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VOYAGER smartphone designed specifically for use in cars


February 20, 2013

The Accel VOYAGER smartphone

The Accel VOYAGER smartphone

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Cars and mobile phones haven’t had a very happy relationship. For most people, a car/phone interface means a bracket suction-cupped to the windscreen. At best, it means a Bluetooth connection between the phone and the car’s infotainment system, that leaves much to be desired. Trying to rectify this situation, Israeli telecom company Accel Telecom describes its new VOYAGER smartphone as the “first standalone connected car smartphone,” designed with the car specifically in mind.

Using an existing phone number by way of a twin-SIM card, Accel says that the VOYAGER can be easily installed in any car. The Android and HSUPA Qualcomm-based device is designed for the car environment, with large hard keys that are easy to use by touch, as well as voice-activated command functions.

For those who have spent a lot of time shouting while using a phone on speaker mode while driving, there’s a welcome attempt at high-level noise reduction and echo cancellation. In addition, there’s a Waze launcher for navigation, and the phone provides in-car 3G-WiFi hotspot connectivity and integration with Google and Exchange.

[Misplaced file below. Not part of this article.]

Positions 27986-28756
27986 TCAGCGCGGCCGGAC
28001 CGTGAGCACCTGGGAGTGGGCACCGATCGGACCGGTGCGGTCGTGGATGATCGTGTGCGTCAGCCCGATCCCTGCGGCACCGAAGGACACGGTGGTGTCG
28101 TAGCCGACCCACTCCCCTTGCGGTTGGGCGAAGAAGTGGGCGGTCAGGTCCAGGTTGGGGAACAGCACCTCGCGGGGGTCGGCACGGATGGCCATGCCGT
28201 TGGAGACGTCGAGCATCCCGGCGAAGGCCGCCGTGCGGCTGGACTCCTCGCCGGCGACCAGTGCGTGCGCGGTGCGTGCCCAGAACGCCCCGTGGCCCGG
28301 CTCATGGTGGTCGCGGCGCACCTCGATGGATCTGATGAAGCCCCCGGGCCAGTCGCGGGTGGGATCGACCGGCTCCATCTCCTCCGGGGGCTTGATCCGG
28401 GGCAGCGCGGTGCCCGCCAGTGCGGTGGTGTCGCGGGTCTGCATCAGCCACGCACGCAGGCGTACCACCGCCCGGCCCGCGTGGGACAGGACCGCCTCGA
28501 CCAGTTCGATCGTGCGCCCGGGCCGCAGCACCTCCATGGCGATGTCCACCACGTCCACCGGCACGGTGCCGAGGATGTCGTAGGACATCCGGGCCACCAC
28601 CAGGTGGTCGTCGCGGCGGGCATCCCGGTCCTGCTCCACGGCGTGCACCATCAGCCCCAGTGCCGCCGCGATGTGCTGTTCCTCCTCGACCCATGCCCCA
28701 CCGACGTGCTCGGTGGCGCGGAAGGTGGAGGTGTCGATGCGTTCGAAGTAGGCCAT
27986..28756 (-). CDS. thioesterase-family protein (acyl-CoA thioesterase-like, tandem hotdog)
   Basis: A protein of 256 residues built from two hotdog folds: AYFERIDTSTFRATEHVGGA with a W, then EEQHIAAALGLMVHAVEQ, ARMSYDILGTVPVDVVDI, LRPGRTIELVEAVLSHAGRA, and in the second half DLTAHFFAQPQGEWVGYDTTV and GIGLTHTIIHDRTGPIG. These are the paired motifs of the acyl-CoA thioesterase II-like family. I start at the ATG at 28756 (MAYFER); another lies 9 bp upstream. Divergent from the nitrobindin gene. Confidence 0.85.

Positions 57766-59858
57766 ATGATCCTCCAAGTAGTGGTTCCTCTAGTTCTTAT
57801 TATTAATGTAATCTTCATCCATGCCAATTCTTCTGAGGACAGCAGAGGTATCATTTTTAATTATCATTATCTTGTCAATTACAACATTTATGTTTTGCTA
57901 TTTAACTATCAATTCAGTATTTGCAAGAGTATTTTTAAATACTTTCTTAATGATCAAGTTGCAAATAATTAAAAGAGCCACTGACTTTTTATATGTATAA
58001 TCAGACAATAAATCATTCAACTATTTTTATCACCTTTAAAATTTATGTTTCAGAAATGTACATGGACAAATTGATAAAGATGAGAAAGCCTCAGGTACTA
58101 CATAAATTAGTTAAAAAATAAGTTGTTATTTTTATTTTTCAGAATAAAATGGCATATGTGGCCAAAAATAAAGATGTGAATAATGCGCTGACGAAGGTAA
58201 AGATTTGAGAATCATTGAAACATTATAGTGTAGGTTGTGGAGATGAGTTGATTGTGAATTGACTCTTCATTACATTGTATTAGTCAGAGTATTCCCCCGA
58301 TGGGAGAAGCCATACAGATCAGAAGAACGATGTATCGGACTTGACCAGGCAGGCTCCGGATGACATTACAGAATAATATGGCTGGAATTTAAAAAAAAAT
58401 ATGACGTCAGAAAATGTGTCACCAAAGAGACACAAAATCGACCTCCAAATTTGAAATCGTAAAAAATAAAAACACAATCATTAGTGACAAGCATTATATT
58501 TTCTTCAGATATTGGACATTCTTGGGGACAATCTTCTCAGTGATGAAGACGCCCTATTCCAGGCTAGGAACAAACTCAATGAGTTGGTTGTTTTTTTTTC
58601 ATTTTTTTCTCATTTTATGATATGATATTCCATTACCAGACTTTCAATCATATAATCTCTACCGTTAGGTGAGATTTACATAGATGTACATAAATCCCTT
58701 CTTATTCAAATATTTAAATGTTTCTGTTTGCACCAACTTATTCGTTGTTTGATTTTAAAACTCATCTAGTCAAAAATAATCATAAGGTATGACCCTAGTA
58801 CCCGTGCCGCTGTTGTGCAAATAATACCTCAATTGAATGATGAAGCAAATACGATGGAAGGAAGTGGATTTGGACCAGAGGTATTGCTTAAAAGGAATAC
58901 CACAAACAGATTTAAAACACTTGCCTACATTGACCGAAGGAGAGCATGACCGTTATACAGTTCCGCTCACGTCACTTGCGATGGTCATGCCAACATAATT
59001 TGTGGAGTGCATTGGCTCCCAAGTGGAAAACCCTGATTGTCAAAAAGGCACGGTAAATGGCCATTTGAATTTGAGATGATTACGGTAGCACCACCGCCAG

The VOYAGER has one neat little party trick in that it can be connected to the car’s onboard diagnostics via Bluetooth or RS232 port, so when it isn't placing calls or playing music it can provide updates on the car’s systems. However, given the quirkiness and variability of many automotive electronic systems, it remains to be seen how many cars the VOYAGER can integrate with, and how well.

Pricing has yet to be announced.

The video below introduces the VOYAGER smartphone.

Source: Accel Telecom

About the Author
David Szondy David Szondy is a freelance writer based in Monroe, Washington. An award-winning playwright, he has contributed to Charged and iQ magazine and is the author of the website Tales of Future Past. All articles by David Szondy
1 Comment

That's great - but no UK mobile networks allow two SIM cards to have the same phone number so a complete bust from the start for us brits!

Nathan Rees
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